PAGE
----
Today is my birthday. Do you think I would be allowed to forget it? I mean, when I was a kid many years ago, I loved birthdays and wanted to hear “Happy Birthday”. But that was then and this is now. I had a second thought. Wanting to forget is akin to forgetting my Mother. After-all, she made my birthday possible. It was a day of birth for her, too. I actually considered that several years ago when I sent her a birthday card for my birthday. She was surprised and pleased.

It started early this morning. A friend traveling out of town took time to call me with a birthday.

When I was working on a story, A Facebook message flashed on my screen telling me someone had posted on my page. I checked it out and found more than one. This was repeated several times during the day. You guessed it. Birthday greetings. I had to smile. It was nice to be remembered. Everyone is busy, and yet, they took time to be thoughtful.

I admit, I have gone back and forth on this birthday thing. When I was teaching high school, it was common for birthdays of students, teachers, and office personnel to have their birthdays announced on the intercom. I didn’t want that, so I requested mine be omitted. I knew at least one of my students would surely ask, “How old are you”? I could do without that. Pride? or what?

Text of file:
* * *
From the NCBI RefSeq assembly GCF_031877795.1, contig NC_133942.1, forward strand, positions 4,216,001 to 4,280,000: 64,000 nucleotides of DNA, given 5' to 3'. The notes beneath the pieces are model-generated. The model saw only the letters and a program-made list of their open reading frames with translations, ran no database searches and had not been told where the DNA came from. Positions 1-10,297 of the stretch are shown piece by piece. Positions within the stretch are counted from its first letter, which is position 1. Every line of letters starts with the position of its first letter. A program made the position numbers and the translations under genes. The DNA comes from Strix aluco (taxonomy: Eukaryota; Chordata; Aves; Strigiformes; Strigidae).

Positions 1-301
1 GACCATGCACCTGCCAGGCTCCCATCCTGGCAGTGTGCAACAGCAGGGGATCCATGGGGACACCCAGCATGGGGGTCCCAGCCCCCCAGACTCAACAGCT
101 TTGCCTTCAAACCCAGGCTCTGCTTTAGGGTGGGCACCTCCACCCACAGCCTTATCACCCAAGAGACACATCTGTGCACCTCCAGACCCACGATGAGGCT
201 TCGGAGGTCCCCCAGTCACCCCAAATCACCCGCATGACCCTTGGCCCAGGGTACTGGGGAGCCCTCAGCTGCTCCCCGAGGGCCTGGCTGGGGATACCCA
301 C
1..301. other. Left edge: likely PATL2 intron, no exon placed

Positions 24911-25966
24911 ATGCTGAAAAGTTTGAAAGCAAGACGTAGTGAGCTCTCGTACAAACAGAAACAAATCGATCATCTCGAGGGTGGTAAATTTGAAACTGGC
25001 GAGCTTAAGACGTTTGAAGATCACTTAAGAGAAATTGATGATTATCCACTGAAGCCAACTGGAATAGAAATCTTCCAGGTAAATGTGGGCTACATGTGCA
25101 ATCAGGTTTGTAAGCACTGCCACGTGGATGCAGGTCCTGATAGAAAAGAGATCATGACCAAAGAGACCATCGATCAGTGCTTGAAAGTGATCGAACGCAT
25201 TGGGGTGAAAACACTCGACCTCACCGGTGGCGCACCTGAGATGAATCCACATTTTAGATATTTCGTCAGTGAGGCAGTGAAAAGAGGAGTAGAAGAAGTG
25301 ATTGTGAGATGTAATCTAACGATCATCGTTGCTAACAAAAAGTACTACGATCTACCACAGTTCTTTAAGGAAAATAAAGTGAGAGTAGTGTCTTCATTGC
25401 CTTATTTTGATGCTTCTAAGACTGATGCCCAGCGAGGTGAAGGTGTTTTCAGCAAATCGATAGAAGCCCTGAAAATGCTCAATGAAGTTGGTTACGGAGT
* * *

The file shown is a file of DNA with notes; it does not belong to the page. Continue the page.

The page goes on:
So, when the morning announcements were given, I had escaped.  It didn’t last long. Just before lunch, my classroom door opened and in walked a couple of my friends. They were carrying a wrapped gift, a lunch and slice of cake!

My secret was out.

The room sounded like a beehive in my room with questions from every direction. They wanted to know why by birthday had not been announced. Birthday greetings were expressed with excitement. And, then there came THAT question from one of my male students. He was verbally pounced on by a couple of girls coming to my defense, “You don’t ask a lady that question”. Poor kid. He was embarrassed and said no more, except “Happy Birthday, Mrs. Larsen”. It spread from class and back again, even to those in previous classes. It lasted until the final bell. That proved none of my students hated me even when they didn’t always enjoy classwork.

When you really thing about it, a birthday  should be a happy day. I’ve had so many things to be grateful for all these years of my life. I have a wonderful family, my mother is 94 and she has her memory. I have hundreds of friends. I have a roof above my head and walls to keep me safe. I have plenty of food and more clothes than I need. I have faith and hope in the future. I can write stories and articles on my website and blog. I have the opportunity to write a couple of books. I’m included in a couple of writers’ groups writing an anthology.

My gratitude list could, like yours, go on and on. One thing leads to another and then another.

I hope I have many more birthdays. How else can I get to be 100? That would be wonderful, if I can hold onto my gratitude list and make it grow.


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